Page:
Many factors have been suggested to play a role in decreased peripheral neutrophils in SLE, including neutralizing autoantibodies against growth factors that act on neutrophils, bone marrow suppression, autoantibody-driven cell removal and death by NETosis. One study showed that SLE serum stimulated oxygenation activity when incubated with normal neutrophils based on a chemoluminescence (CL) response. Interestingly, the percent CL response correlated with other measures of disease activity in SLE blood such as dsDNA antibodies and complement component 1q- (C1q) binding immune complexes (IC). The implications of this work are twofold: IC-driven neutropenia is related to underlying SLE activity and can increase susceptibility to infection.
Medication side effects
Of all the immunosuppressive therapies used to treat SLE, glucocorticoids (GC) carry the strongest associated risk of infection. GC have numerous effects on various WBC populations, as they function mainly by interfering with access of neutrophils and macrophages to sites of inflammation. Within four to six hours of administration, GCs cause a neutrophilic leukocytosis due in part to accelerated release from bone marrow, followed by a transient lymphopenia, mainly due to redistribution out of circulation.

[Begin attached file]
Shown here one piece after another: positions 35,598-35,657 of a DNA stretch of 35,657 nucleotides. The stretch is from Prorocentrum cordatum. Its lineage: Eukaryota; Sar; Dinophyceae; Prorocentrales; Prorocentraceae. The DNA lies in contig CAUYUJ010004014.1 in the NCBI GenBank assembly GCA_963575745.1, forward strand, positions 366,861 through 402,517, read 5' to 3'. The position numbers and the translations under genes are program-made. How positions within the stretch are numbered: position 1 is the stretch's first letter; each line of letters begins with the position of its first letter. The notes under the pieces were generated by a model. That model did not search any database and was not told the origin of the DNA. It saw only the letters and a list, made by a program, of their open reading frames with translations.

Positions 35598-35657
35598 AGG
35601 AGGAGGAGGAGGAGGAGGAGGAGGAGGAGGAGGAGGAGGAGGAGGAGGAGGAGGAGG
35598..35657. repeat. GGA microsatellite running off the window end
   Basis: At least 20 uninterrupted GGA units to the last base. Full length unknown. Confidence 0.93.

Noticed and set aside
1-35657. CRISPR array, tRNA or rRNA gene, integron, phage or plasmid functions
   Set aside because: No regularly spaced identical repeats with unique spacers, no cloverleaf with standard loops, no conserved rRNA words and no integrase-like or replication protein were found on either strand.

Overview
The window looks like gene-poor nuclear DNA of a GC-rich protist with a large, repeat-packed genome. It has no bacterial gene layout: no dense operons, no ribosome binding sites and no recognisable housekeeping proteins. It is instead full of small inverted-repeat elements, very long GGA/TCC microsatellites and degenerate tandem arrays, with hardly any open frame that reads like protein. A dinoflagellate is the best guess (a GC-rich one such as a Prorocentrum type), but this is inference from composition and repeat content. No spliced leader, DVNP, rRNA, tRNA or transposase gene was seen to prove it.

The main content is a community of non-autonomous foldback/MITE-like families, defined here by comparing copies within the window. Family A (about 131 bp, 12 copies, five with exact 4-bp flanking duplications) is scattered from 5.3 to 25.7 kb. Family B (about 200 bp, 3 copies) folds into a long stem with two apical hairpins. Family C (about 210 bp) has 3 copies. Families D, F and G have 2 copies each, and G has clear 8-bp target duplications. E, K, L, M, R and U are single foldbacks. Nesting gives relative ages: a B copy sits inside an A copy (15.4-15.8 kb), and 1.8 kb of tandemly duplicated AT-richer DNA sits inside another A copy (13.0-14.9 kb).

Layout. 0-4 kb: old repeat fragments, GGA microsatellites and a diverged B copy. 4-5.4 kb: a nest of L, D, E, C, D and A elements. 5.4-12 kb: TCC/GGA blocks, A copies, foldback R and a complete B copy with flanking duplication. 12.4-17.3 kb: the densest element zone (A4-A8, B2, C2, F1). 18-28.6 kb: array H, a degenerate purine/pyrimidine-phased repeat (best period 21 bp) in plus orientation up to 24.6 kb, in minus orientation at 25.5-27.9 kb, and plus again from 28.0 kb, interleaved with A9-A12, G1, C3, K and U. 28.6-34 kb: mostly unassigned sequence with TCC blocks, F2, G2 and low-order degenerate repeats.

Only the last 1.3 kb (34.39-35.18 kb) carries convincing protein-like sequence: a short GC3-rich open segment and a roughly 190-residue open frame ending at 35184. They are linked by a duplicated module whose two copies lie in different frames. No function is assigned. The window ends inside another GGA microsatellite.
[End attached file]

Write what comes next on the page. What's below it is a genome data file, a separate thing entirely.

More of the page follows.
Lymphopenia and GC use are known risk factors for infections in SLE patients. In a single-center retrospective study of incidence of pneumocystis jirovecii pneumonia (PJP), Godeau et al reported 34 cases over 10 years, of which 94 percent were receiving GC and 91 percent were lymphopenic (< 1.5×109) at the time of PJP diagnosis. Lymphopenia has been observed in several other studies in SLE patients with PJP. Experts recommend PJP prophylaxis in SLE patients receiving prednisone ≥ 30 mg daily.
Azathioprine (AZA) is a prodrug which depresses bone marrow function in a dose-dependent fashion, with increasing effects over time. With chronic administration, development of megaloblastosis may precede worsening cytopenias. Because the immunosuppressive properties of AZA are mainly achieved by cytotoxic effects on T lymphocytes, some degree of lymphopenia can be interpreted as medication efficacy rather than an adverse event.
Another prodrug, mycophenolate mofetil (MMF), causes decreased B- and T-cell proliferation with variable frequencies of leukopenia.
Cyclophosphamide (CYC), also a prodrug, is sometimes given to induce a goal leukocyte count of 2 to 3 k/uLs. Similar to AZA mechanistically, this lowered count is an anticipated and expected drug effect that can reflect appropriate (therapeutic) immunosuppression.